Nuclear technology is dying, but not here

 

Nuclear technology is dying and deservedly so given the high level radwaste it leaves for future generations to deal with (“Nuclear Research Coming to Alameda,” Nov. 16.) Then there’s the meltdowns, accidents that  leave behind huge dead zones and many billions of dollars in losses behind. Fukushima alone will cost well over $1 trillion to “clean up.”

Molten salt fast reactors, modular or otherwise, specifically in the past, have been haunted by their sodium coolant’s chemical reactivity and plagued by rising costs. It’s simply a dishonest fantasy to claim that such hypothetical and uneconomic ways to recover energy or other value from spent light water reactor (LWR) fuel means: “There is no such thing as nuclear waste.” Of course, the nuclear power industry wishes this were true.

Every new type of reactor in history has been costlier, slower and harder than projected. Low pressure, different safety profile, high temperature and potentially higher thermal efficiency come with countervailing disadvantages and costs that advocates assume away, contrary to all experience. No new kind of reactor is likely to be much, if at all, cheaper than today’s LWRs, which remain grossly uncompetitive and are getting more so despite five decades of maturation.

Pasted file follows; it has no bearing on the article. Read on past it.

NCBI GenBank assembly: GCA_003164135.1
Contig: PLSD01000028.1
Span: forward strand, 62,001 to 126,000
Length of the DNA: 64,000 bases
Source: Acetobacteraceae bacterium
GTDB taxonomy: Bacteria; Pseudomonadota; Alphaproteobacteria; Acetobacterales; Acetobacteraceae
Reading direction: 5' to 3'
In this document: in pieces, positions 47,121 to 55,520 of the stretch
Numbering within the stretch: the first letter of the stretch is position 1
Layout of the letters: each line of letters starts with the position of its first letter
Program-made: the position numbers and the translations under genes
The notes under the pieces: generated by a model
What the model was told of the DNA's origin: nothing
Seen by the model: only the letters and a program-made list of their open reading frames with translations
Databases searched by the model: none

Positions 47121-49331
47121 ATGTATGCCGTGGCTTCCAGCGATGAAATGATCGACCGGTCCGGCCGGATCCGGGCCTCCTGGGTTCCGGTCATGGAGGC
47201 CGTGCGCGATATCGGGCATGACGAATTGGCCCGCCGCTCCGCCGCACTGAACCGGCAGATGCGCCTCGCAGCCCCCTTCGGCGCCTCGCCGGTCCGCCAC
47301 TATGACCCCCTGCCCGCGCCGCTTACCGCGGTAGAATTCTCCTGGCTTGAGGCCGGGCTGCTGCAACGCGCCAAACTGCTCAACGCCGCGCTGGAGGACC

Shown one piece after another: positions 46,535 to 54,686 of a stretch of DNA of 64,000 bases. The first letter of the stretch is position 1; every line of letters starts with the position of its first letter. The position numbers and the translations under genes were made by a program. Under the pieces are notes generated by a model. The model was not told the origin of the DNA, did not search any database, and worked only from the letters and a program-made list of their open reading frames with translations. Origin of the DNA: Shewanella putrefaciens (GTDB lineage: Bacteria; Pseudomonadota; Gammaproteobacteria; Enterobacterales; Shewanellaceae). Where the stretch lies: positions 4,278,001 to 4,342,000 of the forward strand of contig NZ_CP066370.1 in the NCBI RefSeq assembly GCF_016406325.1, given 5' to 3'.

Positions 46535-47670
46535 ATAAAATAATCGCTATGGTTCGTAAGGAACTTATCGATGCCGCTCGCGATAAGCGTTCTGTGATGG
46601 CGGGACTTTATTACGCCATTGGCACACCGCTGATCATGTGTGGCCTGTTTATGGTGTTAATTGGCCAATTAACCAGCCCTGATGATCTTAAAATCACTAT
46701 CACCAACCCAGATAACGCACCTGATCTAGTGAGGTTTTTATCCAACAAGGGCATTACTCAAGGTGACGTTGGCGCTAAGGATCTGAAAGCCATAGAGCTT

The old, stale and dirty over-centralized model of energy is giving way to the cleaner, more efficient distributed energy production of the future such as solar, wind and the geothermal power that Alameda has been producing at Midland, Calif., for almost as long as the commercial nuclear power industry has existed.

That’s a good thing.

It’s ironic that today we are set to host members of the nuclear power industry priesthood in our little city.

 

Jeff Gould

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